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Obama Vows To Flex Executive Authority On Immigration Policy


From NPR news, this is ALL THINGS CONSIDERED. I'm Melissa Block.


And I'm Robert Siegel. President Obama came out to the White House Rose Garden today to plead, once again, for Congress to act on the bipartisan immigration bill the Senate passed a year ago. Since then, it's been stalled in the House.


PRESIDENT BARACK OBAMA: If House Republicans are really concerned about me taking too many executive actions, the best solution to that is passing bills. Pass a bill. Solve a problem.

SIEGEL: The president added that Speaker of the House John Boehner had told him that a vote on ant immigration legislation would not happen until after the November elections. As a consequence, the president said that he would act on his own using his executive authority to change the nation's immigration policy, where he could. NPR's Mara Liasson was in the Rose Garden this afternoon and joins us now. Hi.


SIEGEL: What kind of action is the president talking about?

LIASSON: Well, in the short term, he's talking about doing something to deal with the thousands of children, who've massed at the southwestern border, trying to get in illegally. He's going to move some resources from the interior of the country to the border. He's going to work the countries where these kids come from to try to stop the flow. In the longer term - the medium term - he's is asked his attorney general and Homeland Security secretary to give him some ideas about what he can do on his own. He can't make comprehensive of immigration reform happen by executive action. But if he chose to, he could expand the Dream Act, which allows, you know, children brought here legally to get on a pathway to citizenship if they are in college with military. He could perhaps expand that to include their families. But I think today really was a turning point. He was very frustrated. He said he'd given the Republican in the House a year. He's now been told by the Speaker, it isn't going to happen this year. And the President says, now I'm going to move forward on my own because the loss of Eric Cantor to an anti-amnesty Tea Party candidate, the flood of kids at the border - those two things really did put an end to any hopes for immigration reform from Congress this year.

SIEGEL: As you said though, President Obama said he spoke with the heads of both the Justice Department and Homeland Security. And one thing he asked them to do is to recommend actions they think will lead to a more secure border. Do we have a sense of the timeline or the scope of those recommendations?

LIASSON: He says he wants these recommendations by the end of the summer. We know that he is going to be asking Congress for an emergency appropriation of about $2 billion to address the thousands of kids who are on the border. But we're going to find more - exactly more about what he wants to do in the coming weeks.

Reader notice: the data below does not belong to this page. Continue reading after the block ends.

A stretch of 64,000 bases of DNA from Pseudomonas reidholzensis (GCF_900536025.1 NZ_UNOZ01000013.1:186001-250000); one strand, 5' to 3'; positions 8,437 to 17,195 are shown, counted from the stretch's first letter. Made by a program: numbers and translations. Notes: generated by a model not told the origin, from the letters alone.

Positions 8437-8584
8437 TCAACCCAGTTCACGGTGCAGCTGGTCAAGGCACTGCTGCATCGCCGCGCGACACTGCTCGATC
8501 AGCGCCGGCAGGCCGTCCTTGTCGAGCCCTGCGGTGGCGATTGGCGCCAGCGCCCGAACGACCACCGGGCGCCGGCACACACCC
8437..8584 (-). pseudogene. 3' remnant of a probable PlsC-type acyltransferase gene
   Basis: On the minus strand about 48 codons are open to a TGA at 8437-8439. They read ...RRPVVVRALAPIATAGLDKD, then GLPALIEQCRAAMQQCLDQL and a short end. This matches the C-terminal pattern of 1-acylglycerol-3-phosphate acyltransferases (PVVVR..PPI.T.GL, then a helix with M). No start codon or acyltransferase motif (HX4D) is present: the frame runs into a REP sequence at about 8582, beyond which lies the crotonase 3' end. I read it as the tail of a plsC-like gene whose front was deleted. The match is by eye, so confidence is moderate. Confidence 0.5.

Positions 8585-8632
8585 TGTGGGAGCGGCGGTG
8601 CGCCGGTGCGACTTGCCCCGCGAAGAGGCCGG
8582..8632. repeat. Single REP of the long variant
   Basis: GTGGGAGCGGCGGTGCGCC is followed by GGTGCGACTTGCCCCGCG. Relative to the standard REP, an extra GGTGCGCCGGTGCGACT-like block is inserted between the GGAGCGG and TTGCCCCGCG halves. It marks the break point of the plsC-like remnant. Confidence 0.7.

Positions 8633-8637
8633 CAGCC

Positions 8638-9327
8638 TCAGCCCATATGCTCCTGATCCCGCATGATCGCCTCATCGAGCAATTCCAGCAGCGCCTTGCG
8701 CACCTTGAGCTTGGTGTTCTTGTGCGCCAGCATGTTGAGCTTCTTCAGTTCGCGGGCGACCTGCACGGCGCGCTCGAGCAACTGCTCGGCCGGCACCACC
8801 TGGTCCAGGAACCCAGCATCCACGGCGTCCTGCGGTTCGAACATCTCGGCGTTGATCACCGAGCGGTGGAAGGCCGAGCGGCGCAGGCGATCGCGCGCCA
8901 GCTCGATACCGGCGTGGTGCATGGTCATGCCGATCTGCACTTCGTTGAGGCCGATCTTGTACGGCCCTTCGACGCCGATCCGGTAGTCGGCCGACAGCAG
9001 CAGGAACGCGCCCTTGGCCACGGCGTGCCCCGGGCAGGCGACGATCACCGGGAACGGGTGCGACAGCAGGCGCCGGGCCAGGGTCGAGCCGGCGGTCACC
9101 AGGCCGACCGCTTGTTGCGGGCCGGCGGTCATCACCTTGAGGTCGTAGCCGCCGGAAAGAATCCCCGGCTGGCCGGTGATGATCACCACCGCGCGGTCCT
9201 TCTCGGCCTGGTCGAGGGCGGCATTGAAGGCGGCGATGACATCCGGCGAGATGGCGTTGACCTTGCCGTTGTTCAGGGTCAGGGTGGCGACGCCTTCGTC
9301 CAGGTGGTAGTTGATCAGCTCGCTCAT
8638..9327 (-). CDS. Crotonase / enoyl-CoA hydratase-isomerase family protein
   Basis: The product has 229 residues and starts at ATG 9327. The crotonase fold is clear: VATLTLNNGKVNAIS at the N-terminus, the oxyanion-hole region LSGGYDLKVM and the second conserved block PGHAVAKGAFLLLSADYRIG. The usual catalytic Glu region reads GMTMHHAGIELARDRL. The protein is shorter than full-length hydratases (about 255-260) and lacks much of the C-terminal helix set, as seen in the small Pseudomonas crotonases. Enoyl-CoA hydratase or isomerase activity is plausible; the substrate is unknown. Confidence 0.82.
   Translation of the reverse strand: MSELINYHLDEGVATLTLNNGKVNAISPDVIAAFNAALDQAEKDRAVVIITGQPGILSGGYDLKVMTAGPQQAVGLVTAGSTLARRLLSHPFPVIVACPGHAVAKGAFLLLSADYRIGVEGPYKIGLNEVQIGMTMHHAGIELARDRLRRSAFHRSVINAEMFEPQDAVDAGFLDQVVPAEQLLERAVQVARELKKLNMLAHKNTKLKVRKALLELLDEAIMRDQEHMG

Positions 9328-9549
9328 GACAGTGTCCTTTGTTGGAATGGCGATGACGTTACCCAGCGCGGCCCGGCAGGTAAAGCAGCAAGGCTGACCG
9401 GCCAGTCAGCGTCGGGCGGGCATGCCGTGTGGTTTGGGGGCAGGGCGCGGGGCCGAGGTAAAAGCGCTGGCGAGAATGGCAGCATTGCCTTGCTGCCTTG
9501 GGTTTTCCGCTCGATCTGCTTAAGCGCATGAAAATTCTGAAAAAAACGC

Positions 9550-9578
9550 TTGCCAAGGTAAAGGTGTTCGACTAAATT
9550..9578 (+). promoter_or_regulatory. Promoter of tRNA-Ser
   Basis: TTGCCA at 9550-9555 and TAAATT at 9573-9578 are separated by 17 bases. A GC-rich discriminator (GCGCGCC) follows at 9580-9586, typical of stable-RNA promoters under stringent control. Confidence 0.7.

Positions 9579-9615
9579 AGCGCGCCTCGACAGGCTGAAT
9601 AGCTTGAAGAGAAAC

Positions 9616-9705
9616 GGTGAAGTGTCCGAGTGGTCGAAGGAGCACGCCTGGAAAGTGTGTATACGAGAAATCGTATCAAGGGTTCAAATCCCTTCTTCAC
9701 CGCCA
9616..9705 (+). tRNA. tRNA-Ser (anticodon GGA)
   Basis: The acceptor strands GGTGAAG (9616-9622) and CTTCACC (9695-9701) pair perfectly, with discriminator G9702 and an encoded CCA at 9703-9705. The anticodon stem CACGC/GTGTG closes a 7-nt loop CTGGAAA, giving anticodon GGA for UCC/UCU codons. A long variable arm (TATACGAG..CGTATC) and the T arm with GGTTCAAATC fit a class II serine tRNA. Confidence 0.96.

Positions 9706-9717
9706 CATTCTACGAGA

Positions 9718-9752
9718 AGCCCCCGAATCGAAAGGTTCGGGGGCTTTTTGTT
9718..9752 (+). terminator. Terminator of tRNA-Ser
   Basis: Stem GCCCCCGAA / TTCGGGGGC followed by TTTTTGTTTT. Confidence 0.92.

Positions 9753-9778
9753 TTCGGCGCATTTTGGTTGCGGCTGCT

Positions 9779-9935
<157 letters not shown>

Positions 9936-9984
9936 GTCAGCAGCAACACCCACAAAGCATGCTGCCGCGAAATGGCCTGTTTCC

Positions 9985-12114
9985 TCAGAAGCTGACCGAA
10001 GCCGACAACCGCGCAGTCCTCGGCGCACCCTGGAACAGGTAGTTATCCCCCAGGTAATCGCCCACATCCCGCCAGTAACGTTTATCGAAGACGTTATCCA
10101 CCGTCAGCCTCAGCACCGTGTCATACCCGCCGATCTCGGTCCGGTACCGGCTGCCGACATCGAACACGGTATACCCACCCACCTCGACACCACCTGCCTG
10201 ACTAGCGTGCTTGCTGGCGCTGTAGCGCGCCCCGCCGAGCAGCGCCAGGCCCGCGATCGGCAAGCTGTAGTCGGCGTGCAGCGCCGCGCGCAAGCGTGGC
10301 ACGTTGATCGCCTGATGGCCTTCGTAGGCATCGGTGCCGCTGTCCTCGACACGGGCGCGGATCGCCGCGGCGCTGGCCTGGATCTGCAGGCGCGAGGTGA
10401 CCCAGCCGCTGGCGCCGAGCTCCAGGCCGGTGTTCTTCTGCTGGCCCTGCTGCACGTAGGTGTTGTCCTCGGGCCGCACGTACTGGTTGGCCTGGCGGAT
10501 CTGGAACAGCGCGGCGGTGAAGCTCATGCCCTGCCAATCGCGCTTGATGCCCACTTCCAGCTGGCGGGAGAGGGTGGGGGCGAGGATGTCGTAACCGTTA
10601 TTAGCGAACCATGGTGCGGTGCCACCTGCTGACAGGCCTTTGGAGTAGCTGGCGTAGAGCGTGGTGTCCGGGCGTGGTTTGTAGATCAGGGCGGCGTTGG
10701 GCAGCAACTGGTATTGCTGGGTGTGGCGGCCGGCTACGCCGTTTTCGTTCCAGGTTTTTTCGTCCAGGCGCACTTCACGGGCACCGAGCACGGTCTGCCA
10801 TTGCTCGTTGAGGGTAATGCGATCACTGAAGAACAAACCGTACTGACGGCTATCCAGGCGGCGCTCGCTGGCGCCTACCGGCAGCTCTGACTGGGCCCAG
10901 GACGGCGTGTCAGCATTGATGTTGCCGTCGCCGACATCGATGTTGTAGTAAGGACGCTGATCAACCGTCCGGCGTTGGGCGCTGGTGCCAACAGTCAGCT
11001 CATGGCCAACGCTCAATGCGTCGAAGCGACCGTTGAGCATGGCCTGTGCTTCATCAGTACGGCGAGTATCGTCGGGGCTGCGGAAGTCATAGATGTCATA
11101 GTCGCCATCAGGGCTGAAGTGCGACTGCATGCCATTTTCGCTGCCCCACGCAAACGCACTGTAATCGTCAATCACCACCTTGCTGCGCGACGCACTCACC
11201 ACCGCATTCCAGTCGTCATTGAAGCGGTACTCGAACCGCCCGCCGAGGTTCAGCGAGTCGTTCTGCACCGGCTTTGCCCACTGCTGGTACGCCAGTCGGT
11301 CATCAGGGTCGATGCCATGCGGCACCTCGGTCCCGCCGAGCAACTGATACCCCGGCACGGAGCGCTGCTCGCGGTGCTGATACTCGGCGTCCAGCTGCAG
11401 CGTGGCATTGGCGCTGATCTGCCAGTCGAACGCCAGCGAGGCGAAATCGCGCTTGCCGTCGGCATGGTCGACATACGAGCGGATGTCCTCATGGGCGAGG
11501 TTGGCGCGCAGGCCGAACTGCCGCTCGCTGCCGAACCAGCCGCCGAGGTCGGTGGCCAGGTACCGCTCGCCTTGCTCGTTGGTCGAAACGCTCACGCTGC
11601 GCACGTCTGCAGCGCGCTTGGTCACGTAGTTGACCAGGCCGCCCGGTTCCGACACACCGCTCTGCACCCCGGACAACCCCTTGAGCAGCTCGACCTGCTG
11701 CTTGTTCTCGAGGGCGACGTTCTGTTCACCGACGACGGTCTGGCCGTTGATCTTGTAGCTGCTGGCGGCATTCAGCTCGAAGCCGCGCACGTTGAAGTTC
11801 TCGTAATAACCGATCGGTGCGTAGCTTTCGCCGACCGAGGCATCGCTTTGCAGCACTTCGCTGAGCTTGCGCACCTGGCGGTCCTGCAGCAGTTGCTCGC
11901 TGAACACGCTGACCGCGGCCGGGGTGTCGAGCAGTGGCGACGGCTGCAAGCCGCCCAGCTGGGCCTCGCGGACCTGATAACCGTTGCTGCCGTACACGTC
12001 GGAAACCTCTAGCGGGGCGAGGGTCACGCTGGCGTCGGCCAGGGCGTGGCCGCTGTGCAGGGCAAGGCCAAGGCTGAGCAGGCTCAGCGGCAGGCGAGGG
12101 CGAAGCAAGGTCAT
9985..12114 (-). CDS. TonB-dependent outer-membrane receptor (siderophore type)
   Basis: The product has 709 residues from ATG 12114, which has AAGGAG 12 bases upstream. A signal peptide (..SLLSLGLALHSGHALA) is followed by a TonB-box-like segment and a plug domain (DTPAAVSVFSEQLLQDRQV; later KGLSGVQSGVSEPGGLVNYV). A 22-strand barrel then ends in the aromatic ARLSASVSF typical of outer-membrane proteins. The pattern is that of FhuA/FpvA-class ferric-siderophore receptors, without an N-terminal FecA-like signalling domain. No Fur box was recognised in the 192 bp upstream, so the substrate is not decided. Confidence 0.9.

SIEGEL: Seems like a tough moment for Mr. Obama to be asserting this kind of prerogative because just last week the Supreme Court ruled that he had overstepped his constitutional authority in making high-level recess appointments.

LIASSON: That's true. And as the president said today, executive action is never as good as legislative action. It's always preferable. He wanted an immigration bill. He wants a legacy. If he uses executive action, it's not permanent. And also, this has become an issue in the midterm elections. The Republicans call him the imperial presidency, which is - imperial president, which is a little ironic since he's using executive action out of weakness, not strength. But the interesting thing is just as he's getting all these defeats on contraception or on immigration, both of those issues might be, over the long term, winners for the Democrats. It's bad for Republicans to be seen against contraception - bad for Republicans to be seen against immigration reform.

SIEGEL: And as for the president's disappointment with the Speaker, Boehner, that he expressed, Boehner's actually suing him - claiming he's exceeding constitutional authority.

LIASSON: Yes, there's always tension between Congress and the Executive. But in this case, the overreaching of the president, President Obama himself, are big issues in the midterm campaign. This is a theme for Republicans. It's been a very good couple of weeks for them. The long term might be a little different.

SIEGEL: NPR national political correspondent Mara Liasson.

LIASSON: Thank you. Transcript provided by NPR, Copyright NPR.

Robert Siegel
Prior to his retirement, Robert Siegel was the senior host of NPR's award-winning evening newsmagazine All Things Considered. With 40 years of experience working in radio news, Siegel hosted the country's most-listened-to, afternoon-drive-time news radio program and reported on stories and happenings all over the globe, and reported from a variety of locations across Europe, the Middle East, North Africa, and Asia. He signed off in his final broadcast of All Things Considered on January 5, 2018.
Mara Liasson is a national political correspondent for NPR. Her reports can be heard regularly on NPR's award-winning newsmagazine programs Morning Edition and All Things Considered. Liasson provides extensive coverage of politics and policy from Washington, DC — focusing on the White House and Congress — and also reports on political trends beyond the Beltway.
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